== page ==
Care home nurse from Northampton suspended after getting junior to do training session for her
A nurse who was a home manager at a care home in Northampton has been suspended by the Nursing and Midwifery Council.
At a hearing held in London, a panel was told how nurse Lesley Beevor had asked a junior member of staff to complete an online training module in her name covering infection control, safeguarding, and health and safety.
Mrs Beevor admitted the three charges relating to this.
A separate charge that she failed to complete and/or update care plans and/or evaluations for some residents was found proved.
But charges claiming she had told her colleague the documents were up to date and had been dishonest in doing so, along with one alleging she failed to conduct staff supervisions for one or more colleagues were found not proved.
The panel was told that Mrs Beevor had started work at the Phoenix House Care Home in Northampton in October 2014, and in February 2015 was promoted to home manager.
Phoenix House provides residential care for up to 15 residents with enduring mental health issues.
All staff were required to complete mandatory on-line training, which included modules on health and safety, infection control, safeguarding adults and abuse, amongst others.
It was alleged that when Mrs Beevor was asked to complete this training she did not do so and that she instructed, persuaded or allowed a support worker colleague to complete the course on her behalf and that Mrs Beevor accepted credit for completing the training.
The issue came to light in July 2015, Mrs Beevor was interviewed in August that year on the issue, and she submitted her resignation later that month.
The NMC panel concluded that the conduct surrounding the online training amounted to an abuse of a position of authority, involving a junior colleague, and that the dishonesty took place over a period of four months.
However, it also noted that Mrs Beevor was newly promoted into her role, and had raised concerns about her ability to cope with her managerial responsibilities, that Mrs Beevor was expected to assume the responsibilities of a full-time post while working part-time hours, that she admitted the matter in full at an early stage, that prior to these events Mrs Beevor had some serious health issues, and at the time of the events she had responsibility as a carer for a family member, and finally that over a long career of 40-plus years as a nurse she had no previous referrals.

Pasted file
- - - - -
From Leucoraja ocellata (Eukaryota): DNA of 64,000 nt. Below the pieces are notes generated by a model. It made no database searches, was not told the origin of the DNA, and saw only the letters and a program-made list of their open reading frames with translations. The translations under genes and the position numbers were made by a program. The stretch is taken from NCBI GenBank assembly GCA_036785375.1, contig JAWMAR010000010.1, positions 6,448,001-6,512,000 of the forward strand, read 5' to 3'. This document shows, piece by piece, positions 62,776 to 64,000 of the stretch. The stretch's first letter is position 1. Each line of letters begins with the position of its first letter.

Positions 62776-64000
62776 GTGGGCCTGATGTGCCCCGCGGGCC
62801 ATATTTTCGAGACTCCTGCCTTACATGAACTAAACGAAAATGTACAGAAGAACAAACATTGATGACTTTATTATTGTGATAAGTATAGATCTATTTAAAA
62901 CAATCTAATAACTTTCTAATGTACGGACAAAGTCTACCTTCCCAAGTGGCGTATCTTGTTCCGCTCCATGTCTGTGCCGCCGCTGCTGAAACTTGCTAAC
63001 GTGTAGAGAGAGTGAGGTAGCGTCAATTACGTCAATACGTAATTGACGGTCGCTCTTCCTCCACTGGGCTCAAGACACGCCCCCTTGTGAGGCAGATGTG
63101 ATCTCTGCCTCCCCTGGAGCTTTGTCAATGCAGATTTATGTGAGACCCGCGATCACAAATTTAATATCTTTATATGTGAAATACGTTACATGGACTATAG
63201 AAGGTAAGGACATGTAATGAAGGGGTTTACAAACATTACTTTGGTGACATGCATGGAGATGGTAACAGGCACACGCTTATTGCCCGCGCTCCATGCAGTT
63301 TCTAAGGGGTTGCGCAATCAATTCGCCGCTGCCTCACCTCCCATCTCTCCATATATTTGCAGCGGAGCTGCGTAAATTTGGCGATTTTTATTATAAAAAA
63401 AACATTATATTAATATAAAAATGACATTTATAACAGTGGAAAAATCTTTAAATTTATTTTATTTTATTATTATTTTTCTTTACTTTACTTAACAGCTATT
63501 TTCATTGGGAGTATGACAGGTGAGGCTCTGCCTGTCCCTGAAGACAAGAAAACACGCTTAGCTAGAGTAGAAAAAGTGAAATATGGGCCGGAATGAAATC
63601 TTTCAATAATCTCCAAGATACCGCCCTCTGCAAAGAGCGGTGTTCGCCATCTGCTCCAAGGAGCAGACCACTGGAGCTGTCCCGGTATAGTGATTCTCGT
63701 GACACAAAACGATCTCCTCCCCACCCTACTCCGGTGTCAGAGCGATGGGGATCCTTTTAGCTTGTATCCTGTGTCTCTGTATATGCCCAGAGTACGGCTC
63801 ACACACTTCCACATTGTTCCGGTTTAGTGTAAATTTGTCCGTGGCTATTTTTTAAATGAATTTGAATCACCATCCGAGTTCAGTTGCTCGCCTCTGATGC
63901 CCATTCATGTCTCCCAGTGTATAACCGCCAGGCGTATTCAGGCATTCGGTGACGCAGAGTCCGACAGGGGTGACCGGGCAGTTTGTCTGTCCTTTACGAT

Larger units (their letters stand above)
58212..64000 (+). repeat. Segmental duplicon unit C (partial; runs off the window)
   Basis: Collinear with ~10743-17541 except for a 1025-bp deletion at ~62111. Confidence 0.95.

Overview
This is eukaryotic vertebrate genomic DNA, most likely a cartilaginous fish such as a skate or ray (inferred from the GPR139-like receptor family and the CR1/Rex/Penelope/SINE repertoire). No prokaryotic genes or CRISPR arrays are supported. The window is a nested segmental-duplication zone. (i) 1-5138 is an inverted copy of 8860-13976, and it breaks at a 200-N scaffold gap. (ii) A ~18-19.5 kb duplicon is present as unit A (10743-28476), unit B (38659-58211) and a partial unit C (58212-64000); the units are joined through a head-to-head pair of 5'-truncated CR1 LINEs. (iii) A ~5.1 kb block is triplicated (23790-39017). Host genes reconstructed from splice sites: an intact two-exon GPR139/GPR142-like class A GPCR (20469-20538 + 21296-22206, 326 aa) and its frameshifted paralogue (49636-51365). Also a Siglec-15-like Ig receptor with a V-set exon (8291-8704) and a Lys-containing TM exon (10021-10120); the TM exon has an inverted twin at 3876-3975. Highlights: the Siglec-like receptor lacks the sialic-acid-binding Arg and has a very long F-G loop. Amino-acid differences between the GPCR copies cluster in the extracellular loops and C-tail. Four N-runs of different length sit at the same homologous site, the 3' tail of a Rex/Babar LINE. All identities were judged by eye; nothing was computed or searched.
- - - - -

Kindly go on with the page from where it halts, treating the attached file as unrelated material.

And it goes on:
The panel took into account Mrs Beevor’s resignation letter in which she stated: “I’m sure my employment will be terminated ... owing to my total stupidity.
“I honestly can’t understand why I did what I did ... with the training ... this is totally out of character for me. I have never done anything like this in the whole of my career before this. I am normally a by the book sort of person.”
The panel also took into account the information supplied by Mrs Beevor in a letter to the NMC in which she states: “I totally regret this act of stupidity on my part...
“I have lost all respect for myself...
“I am so sorry for this action and think it is disgraceful of a woman who should have known better.”
The panel decided the appropriate course of action to protect the public and allow Mrs Beevor to “continue to develop her insight and to reflect on whether she wishes, in the future, to return to nursing” was to suspend Mrs Beevor as a nurse for 12 months, after which time the case can be reviewed and the suspension potentially lifted.